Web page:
Showing unity For Trinity


To the Editor:

My husband and I moved back to Troy where I had been raised and immediately became involved with different groups which promote our history. The wonder of all of these historical buildings is what brings people to our city. We have so much to marvel at, which is why we are concerned that we may lose one of Troy’s few remaining oldest buildings, the former Trinity Episcopal Church on East Franklin St.

We appreciate the work of The Family Abuse Shelter, but demolishing this historical church to expand in a landlocked area does not make sense. There is no real room for any parking, which is already an issue in this residential area. If future need for expansion comes up, the church will be gone and the center will move on. Our group, Unity For Trinity, had thought we had offered some good options for them to consider, but our efforts to talk about these have been unsuccessful so far.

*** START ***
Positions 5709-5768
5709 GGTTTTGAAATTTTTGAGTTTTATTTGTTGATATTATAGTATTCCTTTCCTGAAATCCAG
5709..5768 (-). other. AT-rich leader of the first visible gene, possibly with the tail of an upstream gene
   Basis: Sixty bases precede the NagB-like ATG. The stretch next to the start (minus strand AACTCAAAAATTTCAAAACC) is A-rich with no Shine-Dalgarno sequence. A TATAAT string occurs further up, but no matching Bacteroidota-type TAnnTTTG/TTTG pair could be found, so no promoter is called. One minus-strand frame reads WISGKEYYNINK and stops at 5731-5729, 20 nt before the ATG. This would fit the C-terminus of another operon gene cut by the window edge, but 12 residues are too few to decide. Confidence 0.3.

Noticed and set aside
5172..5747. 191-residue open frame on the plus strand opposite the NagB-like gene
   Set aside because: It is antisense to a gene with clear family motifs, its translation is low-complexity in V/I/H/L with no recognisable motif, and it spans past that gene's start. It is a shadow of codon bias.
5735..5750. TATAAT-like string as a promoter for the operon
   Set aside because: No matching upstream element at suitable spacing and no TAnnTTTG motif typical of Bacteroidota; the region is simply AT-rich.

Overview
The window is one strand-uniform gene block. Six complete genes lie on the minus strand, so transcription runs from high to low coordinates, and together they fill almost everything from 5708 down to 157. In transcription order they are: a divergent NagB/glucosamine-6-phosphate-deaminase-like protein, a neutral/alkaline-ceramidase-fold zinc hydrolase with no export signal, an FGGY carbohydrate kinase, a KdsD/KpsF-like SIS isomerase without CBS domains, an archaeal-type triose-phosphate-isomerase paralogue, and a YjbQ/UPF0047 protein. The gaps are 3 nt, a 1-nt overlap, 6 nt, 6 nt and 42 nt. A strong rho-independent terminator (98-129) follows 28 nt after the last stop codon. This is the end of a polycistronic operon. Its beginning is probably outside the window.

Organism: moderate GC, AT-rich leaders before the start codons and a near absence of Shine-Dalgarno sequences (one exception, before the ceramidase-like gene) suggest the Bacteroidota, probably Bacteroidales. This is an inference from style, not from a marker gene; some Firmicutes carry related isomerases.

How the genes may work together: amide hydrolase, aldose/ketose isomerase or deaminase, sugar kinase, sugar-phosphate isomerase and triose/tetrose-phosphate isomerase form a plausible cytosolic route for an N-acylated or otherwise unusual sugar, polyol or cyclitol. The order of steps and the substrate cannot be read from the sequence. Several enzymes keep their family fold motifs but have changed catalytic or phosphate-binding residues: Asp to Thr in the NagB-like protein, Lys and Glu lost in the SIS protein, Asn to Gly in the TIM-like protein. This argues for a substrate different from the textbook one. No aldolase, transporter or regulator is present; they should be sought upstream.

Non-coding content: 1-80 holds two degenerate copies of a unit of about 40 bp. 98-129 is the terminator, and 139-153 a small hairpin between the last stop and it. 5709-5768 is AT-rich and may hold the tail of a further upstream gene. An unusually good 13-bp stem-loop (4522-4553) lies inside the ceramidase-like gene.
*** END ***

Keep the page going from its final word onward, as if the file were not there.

The church was built in 1833-35 and attended by many of Troy’s early leaders. President William Henry Harrison spoke from the steps to dedicate the canal system when it was completed here in Troy in 1837. The land was donated to be a church, but it is also the earliest school building in Troy, used to educate children of fugitive slaves seeking freedom in the north. The present Episcopal Church has oral histories passed down, which say there was involvement in the Underground Railroad.

The Ohio Historic Preservation Office recognizes that the church is of historical significance. We have had a preservation contractor come and tell us the building is in need of repairs, but certainly not necessary to be demolished as unstable.

Our group has an online petition and we invite people to share our concerns over losing this church at change.org. If you would rather sign on paper, a petition is available at Three Weird Sisters on South Market Street.

Help us save this church.

— Rosemary and Wesley Jones

Troy

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